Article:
HTML5 on iPad: conspiracy or cock-up?


The Register published a rather breathless report today on an alleged sneaky trick by Apple.

Apparently, with Apple’s latest release of its mobile operating system (iOS 4.3), HTML5 apps running on an iPad or iPhone run slower when “installed” on the home screen than they do in the browser.

After you open a Web page on an iPad or iPhone, Apple allows you to save a shortcut to your home screen. If the page is a Web app, the result is something virtually indistinguishable from a native app, except it’s written in HTML5, and you don’t get it through the App Store but direct from the publisher over the Web. HTML5 apps run really well on the iPad — at Caplin, we’ve already written some proof-of-concept trading apps in this way, and the functionality and performance are surprisingly good. Continue reading

Single Dealer Platforms: Native or Browser-based Mobile Apps?


Mobile services is one of the hottest places in the single dealer platform arena right now as tier 1 investment banks chase the retail banks and online brokerages by providing corporate and institutional mobile offerings.

JP Morgan kicked off the race early last year, launching an iPhone version of MorganDirect – an institutional foreign exchange and rate trading platform – and other banks have since released a wealth of research, analytics and portfolio management apps for both internal staff and external clients.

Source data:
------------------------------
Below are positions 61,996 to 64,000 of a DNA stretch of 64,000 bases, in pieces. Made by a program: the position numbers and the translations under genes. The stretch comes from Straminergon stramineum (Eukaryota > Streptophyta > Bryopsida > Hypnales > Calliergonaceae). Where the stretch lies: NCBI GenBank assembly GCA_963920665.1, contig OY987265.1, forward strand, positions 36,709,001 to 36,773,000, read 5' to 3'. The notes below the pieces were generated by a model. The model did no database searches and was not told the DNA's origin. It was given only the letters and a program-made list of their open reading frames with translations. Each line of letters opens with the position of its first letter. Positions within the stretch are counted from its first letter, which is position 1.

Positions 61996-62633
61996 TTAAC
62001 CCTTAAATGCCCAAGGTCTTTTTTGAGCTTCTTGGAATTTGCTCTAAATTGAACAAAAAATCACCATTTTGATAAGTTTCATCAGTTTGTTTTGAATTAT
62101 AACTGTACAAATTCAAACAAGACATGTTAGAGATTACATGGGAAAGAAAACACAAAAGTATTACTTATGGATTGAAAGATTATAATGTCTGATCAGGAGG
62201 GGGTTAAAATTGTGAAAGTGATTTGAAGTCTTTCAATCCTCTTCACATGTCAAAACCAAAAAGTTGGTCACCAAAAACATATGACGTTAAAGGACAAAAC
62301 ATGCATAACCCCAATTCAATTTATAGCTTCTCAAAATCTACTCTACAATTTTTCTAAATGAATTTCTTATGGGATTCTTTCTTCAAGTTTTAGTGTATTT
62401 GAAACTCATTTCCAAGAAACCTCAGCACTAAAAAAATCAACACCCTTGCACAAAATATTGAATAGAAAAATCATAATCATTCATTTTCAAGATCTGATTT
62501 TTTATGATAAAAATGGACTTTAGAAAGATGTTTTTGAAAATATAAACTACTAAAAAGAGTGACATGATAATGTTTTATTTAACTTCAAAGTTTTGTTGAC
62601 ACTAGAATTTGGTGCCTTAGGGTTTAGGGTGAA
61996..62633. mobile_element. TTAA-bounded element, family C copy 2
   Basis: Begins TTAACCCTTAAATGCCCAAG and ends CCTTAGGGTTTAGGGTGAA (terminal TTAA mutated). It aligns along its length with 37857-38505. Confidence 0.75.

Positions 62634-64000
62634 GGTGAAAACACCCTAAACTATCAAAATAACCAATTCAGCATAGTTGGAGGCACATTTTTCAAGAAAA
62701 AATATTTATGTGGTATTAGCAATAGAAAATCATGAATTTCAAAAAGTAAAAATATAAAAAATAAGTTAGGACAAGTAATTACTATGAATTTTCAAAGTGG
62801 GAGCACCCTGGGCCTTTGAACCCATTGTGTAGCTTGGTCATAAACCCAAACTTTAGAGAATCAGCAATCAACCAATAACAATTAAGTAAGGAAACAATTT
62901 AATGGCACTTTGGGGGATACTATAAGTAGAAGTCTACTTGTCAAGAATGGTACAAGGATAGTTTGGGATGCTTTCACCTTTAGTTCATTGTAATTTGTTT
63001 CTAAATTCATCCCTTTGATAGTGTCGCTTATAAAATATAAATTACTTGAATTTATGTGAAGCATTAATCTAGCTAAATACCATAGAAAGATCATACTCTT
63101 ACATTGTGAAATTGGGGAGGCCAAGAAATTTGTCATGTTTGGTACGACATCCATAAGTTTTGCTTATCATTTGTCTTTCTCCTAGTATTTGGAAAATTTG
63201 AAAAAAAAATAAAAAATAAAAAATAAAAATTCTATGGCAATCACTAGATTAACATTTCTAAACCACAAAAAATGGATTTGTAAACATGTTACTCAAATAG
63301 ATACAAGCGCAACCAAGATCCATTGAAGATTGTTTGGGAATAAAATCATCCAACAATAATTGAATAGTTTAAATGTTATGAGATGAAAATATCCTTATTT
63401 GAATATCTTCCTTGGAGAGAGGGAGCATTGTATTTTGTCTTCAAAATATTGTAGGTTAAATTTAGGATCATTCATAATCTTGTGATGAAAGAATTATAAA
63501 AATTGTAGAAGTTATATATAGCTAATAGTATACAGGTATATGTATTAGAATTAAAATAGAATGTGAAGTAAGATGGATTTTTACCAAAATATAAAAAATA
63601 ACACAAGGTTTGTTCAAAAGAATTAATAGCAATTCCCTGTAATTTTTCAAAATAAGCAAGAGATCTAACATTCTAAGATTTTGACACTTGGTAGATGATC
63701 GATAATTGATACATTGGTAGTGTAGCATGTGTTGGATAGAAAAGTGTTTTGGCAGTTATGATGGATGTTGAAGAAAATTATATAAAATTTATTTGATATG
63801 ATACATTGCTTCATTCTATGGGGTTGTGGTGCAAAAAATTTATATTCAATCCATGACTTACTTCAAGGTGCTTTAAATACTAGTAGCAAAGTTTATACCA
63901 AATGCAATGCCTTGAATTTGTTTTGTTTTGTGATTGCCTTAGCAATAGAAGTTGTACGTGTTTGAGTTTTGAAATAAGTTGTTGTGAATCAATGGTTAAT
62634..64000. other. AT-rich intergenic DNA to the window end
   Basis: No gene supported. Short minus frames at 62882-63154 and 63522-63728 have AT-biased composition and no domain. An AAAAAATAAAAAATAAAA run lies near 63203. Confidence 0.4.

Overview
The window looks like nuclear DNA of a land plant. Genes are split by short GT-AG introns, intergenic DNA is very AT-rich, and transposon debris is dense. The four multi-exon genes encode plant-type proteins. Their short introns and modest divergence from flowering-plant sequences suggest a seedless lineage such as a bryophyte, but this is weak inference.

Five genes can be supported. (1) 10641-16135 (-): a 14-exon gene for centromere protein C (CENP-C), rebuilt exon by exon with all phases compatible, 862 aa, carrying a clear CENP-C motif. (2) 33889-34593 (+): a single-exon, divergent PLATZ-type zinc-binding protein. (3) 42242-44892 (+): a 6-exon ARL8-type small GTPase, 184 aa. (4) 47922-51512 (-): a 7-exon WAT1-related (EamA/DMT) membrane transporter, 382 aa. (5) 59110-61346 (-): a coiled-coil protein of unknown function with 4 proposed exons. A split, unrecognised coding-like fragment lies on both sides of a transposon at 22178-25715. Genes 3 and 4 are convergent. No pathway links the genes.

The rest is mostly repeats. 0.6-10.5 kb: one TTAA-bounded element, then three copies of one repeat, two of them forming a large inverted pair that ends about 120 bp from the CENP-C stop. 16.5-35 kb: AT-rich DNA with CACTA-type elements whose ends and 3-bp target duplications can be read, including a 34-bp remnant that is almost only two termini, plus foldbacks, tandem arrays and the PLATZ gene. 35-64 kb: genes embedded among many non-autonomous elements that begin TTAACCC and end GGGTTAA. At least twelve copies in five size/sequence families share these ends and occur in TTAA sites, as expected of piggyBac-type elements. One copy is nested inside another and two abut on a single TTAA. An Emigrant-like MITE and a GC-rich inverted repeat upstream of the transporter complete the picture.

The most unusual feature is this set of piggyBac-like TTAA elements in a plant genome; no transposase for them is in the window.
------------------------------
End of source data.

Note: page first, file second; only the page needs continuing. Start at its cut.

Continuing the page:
While sell-side traders might not be swapping Bloomberg terminals for a handheld devices any time soon, it seems inevitable that banks will invest in mobile technology to cater for buy-side ‘anytime & anywhere’ demand, to increase flow and offer value-add.

And as business pursues mobile pre-trade, execution and post-trade services, e-commerce managers face some rather tough questions:

Continue reading

Smartphone wars: Google wins, Apple makes a mint


Android is now the world’s most popular SmartPhone OS. It has recently overtaken Symbian, and left Apple and RIM far behind.

But guess who’s making all the money?

Despite having less than 5% of the mobile phone market, Apple makes as much profit from phone sales as the whole of the rest of the industry put together.

eCommerce Research survey – breakfast launch


Earlier today in the elegant surroundings of Rhodes 24 on the 24th floor of Tower42, Caplin and Lepus presented the findings of a survey into eCommerce in the Capital Markets.

The survey was sponsored by Caplin and conducted by Lepus at the end of last year. 30 major US, European and Asian banks took part, and typically the respondents were heads of IT or heads of eCommerce. The survey was supplemented by some in-depth one-on-one interviews.

The survey investigated the implementation of single-dealer platforms (SDPs), the reasons behind that, and whether trading volume really is moving to SDPs from multi-dealer platforms. If you’d like your own copy contact us via the Caplin website.

Continue reading

Mobile prototyping made easy.


Many banks are considering adding mobile services to their Single Dealer Platforms – and most are having the same sort of technology debates on the merits of Android, RMI, IOS and WP7. Few have launched mobile trading platforms in the institutional or corporate spaces, perhaps due to compliance concerns, ROI worries and budgetary restrictions.